Saturday, September 27, 2008

Science, Obama and McCain

No presidential candidate offered to show up for the Science Debate at Philadelphia’s Franklin Institute in April, but both candidates made it a point to visit evangelical pastor Rick Warren to answer questions on faith and moral values. It’s pretty clear where the candidates’ priorities are, and a little disheartening, considering stem-cell research promises to cure life-threatening diseases, and a rapidly warming world threatens life itself.

While the candidates may not be focusing on science, scientists certainly are keeping a close watch on them. McCain and Obama stare out of the cover in the latest issue of Nature, a prelude to a series of articles on the two rivals’ positions on everything from research to wireless Internet.

And boy, is there reason for it. The current administration has made a mockery of science by tailoring the EPA’s reports on global warming and manipulating endangered species lists to achieve its own political ends; NIH funding has seen a sharp decline from its glory years. It falls to the next American president to decide if stem cell research will be given the green light it needs, and whether mandatory greenhouse gas regulations will be instilled.

It is not hard to guess which of the two contenders in this race is more sympathetic to science. Well, it isn’t hard in any race, but this season, the difference couldn’t be starker. And not so much for McCain’s lack of support for science (after all, he’s proposed increasing NIH funding and voted to remove restrictions on stem cell research) as for Obama’s detailed positions on various issues dealing with scientific advancement in this country.

While Obama’s science advisory committee is a who’s who of academicians and scientific experts, McCain’s is a list of the usual suspects: political strategists, congressional staff, and corporate leaders. Obama intends to appoint a chief technology officer to oversee cross interactions, information sharing and improvement of technology among the various governmental departments. In addition he has proposed to counter the digital divide in America by expanding broadband access. One has only to look at his Web site to determine that the Illinois senator (and his advisers) know a thing or two about technology: the clean lines, abundant features, the seamless harmony, and the ease of use reflect a tech-savvy designer. As Noam Cohen deduced in an analysis – far too frivolous by New York Times’ standards – Obama would be a mac in the world of computers.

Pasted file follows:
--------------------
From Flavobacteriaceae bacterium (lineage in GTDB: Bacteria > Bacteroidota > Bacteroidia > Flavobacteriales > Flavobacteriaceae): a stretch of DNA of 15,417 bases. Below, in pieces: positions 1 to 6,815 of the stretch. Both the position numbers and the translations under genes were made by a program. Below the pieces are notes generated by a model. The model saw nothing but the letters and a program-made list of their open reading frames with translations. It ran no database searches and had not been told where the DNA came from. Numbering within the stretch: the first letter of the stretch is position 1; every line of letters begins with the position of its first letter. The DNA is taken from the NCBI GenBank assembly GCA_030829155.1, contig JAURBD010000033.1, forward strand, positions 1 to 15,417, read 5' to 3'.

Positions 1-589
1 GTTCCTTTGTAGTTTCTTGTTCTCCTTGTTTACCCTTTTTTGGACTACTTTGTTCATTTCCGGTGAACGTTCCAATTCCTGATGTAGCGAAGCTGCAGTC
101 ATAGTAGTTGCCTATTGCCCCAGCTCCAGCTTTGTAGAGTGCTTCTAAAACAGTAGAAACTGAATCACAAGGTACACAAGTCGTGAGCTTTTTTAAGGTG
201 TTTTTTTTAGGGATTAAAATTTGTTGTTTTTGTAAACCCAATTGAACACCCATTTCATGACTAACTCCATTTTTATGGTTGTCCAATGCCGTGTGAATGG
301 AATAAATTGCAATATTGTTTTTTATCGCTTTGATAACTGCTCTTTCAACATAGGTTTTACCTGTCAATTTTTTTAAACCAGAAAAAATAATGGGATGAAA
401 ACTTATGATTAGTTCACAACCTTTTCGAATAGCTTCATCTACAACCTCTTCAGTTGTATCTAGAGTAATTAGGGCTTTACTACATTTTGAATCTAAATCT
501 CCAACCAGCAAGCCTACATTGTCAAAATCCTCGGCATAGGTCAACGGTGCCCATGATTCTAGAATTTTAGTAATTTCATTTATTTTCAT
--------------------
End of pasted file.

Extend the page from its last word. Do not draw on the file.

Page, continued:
Add to that the scrupulous way in which the supposed novice to national politics has run his campaign – a true, Internet-style, power-distributive, bottom-up democratic approach. Josh Green of The Atlantic calls him this year’s hottest Silicon Valley start-up. The campaign’s use of the Internet to rally support certainly has to go in the books as one of the top reasons for Obama’s success, right alongside inspiring speeches, enviable charisma and good judgment.